Sony to pay $3.5 million penalty for misrepresenting PlayStation gamers’ rights

The Federal Court has ordered Sony Interactive Entertainment Network Europe Limited (Sony Europe) to pay $3.5 million in penalties for making false and misleading representations on its website and in dealings with Australian consumers about their Australian Consumer Law (ACL) rights.

Sony Europe made misleading representations to four consumers who believed they had purchased faulty PlayStation games. This occurred when Sony’s customer service representatives told them over the phone Sony Europe was not required to refund the game once it had been downloaded, or if 14 days had passed since it was purchased.

“Consumer guarantee rights do not expire after a digital product has been downloaded and certainly do not disappear after 14 days or any other arbitrary date claimed by a game store or developer,” ACCC Chair Rod Sims said.

The Court also declared Sony Europe breached the ACL by telling one of the four consumers it did not have to provide a refund unless the game developer authorised it, and by telling a fifth consumer that Sony Europe could provide a refund using virtual PlayStation currency instead of money.

“What Sony told these consumers was false and does not reflect the consumer guarantee rights afforded to Australian consumers under the Australian Consumer Law,” Mr Sims said.

“Consumers can obtain a repair, replacement or refund directly for products with a major fault from sellers and cannot simply be sent to a product developer.”

“Refunds under the consumer guarantees must also be given in cash or money transfer if the consumer originally paid in one of those ways, unless the consumer chooses to receive store credit,” Mr Sims said.

Between October 2017 and May 2019, Sony Europe’s Terms of Service implied that users did not have consumer guarantee rights regarding the quality, functionality, completeness, accuracy or performance of their purchased digital games. This was false as these guarantees cannot be excluded, restricted or modified.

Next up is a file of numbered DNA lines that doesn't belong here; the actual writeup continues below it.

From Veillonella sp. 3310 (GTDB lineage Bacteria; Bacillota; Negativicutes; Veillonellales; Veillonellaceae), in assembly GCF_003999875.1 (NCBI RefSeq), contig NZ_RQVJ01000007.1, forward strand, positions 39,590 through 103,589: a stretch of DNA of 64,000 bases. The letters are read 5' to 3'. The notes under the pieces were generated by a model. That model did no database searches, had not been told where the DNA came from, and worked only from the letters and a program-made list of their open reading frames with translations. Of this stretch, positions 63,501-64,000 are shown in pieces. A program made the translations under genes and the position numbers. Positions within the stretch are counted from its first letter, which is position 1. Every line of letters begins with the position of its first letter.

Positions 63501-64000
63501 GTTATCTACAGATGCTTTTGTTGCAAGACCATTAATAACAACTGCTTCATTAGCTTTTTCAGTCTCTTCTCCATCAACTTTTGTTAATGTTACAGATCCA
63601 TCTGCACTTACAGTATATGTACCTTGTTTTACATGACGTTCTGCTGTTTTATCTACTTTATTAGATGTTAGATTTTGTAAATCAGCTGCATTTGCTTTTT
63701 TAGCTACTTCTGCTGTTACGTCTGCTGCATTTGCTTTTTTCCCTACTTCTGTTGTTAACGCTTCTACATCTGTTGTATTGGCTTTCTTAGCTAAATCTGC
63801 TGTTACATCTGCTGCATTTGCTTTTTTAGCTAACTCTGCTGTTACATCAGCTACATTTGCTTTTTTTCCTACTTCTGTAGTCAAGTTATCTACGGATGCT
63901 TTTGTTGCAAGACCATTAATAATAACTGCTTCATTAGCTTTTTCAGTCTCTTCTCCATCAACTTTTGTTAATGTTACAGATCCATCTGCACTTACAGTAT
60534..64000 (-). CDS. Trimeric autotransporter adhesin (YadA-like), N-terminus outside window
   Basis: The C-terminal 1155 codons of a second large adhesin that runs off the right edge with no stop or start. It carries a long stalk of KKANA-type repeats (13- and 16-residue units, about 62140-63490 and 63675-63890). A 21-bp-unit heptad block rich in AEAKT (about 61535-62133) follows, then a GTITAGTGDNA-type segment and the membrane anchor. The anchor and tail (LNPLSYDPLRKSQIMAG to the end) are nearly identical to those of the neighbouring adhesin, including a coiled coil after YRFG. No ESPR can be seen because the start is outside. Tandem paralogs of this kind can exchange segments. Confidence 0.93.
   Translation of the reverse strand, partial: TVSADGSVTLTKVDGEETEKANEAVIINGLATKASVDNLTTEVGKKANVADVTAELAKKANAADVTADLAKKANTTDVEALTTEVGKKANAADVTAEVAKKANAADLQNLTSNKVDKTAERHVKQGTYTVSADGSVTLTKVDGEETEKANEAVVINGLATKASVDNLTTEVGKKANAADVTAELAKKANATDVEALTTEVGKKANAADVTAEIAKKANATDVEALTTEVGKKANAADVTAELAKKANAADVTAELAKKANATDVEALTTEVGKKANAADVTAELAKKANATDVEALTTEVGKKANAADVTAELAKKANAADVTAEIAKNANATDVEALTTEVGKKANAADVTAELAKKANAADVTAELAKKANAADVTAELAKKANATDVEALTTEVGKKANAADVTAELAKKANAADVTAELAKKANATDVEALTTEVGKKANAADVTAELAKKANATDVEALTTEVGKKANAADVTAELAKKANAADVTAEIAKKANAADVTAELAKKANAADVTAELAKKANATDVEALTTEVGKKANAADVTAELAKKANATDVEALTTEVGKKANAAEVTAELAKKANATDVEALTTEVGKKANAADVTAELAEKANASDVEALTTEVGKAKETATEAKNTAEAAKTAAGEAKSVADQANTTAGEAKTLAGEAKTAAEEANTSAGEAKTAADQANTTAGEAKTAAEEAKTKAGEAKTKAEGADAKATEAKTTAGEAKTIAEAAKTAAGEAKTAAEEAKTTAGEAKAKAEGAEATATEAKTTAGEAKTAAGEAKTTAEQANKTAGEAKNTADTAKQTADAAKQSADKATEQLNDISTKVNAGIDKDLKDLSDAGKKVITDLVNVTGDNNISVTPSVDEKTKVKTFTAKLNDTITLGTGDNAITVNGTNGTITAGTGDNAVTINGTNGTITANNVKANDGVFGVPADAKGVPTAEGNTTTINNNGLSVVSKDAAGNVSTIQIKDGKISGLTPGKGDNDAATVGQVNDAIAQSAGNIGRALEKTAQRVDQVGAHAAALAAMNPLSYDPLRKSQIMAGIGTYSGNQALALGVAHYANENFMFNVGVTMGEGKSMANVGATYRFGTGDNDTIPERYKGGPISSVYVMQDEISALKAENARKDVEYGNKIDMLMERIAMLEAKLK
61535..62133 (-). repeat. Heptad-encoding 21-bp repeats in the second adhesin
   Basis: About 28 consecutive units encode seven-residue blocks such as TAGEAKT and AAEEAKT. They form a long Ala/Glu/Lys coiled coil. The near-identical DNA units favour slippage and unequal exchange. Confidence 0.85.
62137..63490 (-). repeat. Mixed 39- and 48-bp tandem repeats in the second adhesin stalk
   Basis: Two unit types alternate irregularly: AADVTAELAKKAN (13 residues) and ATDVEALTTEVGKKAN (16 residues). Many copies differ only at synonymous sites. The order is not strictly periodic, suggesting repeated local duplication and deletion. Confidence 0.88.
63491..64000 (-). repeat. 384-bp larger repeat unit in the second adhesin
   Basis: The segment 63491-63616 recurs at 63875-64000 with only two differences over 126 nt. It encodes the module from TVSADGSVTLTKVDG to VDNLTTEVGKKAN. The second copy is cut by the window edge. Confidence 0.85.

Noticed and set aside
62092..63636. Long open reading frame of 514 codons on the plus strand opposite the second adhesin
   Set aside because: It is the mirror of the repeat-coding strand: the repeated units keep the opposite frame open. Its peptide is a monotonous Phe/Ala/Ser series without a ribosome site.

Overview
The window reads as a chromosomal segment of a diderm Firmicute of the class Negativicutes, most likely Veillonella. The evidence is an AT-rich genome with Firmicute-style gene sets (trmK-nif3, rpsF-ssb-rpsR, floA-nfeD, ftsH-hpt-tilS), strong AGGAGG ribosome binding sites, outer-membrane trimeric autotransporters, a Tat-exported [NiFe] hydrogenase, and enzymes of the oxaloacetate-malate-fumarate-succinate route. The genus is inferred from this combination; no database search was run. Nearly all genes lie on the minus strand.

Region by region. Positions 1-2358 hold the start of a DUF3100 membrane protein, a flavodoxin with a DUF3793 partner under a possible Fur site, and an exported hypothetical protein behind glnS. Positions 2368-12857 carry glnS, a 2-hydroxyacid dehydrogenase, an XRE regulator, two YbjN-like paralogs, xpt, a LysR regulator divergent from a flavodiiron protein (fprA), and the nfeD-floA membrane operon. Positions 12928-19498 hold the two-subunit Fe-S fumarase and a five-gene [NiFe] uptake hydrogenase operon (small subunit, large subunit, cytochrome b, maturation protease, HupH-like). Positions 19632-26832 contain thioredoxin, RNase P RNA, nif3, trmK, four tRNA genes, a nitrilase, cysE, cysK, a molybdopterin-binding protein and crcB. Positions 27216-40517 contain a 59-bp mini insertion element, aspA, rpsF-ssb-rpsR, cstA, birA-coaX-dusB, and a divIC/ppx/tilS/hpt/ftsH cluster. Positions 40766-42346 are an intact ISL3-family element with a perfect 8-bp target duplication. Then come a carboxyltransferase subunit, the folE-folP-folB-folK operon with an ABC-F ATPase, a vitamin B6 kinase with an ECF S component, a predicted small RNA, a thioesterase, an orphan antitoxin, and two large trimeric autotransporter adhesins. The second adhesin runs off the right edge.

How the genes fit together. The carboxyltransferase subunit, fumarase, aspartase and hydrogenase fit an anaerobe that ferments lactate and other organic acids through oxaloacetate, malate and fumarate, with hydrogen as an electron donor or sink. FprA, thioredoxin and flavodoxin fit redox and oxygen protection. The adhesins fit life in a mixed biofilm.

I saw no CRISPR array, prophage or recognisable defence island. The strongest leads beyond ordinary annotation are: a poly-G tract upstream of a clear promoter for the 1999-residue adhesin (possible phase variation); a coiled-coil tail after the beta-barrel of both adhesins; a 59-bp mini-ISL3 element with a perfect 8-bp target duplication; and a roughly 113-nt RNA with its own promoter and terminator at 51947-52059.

“Consumers who buy digital products online have exactly the same rights as they would if they made the purchase at a physical store,” Mr Sims said.

“No matter where in the world a company has its headquarters, if it is selling to Australian consumers, the Australian Consumer Law applies.”

Sony Europe admitted liability and made joint submissions to the Federal Court with the ACCC. Sony Europe will also contribute to the ACCC’s legal costs.

Background:

The ACCC instituted proceedings against Sony Europe in May 2019.

Sony Europe is incorporated in the UK and is responsible for the PlayStation Network Terms of Service that Australian consumers must agree to when creating and using a PlayStation account. These terms are also made available to the public on the Australian PlayStation website.

Sony Europe also operates the PlayStation Support Centre, which serves Australian consumers who experience issues with their PlayStation games.

In 2018, the High Court affirmed the Full Federal Court’s decision in the ACCC’s case against gaming retailer Valve Corporation which found games it sold online to Australian consumers were subject to the Australian Consumer Law despite the company being incorporated in the USA.

Further information about consumer guarantees under the ACL can be found at Consumer Guarantees.

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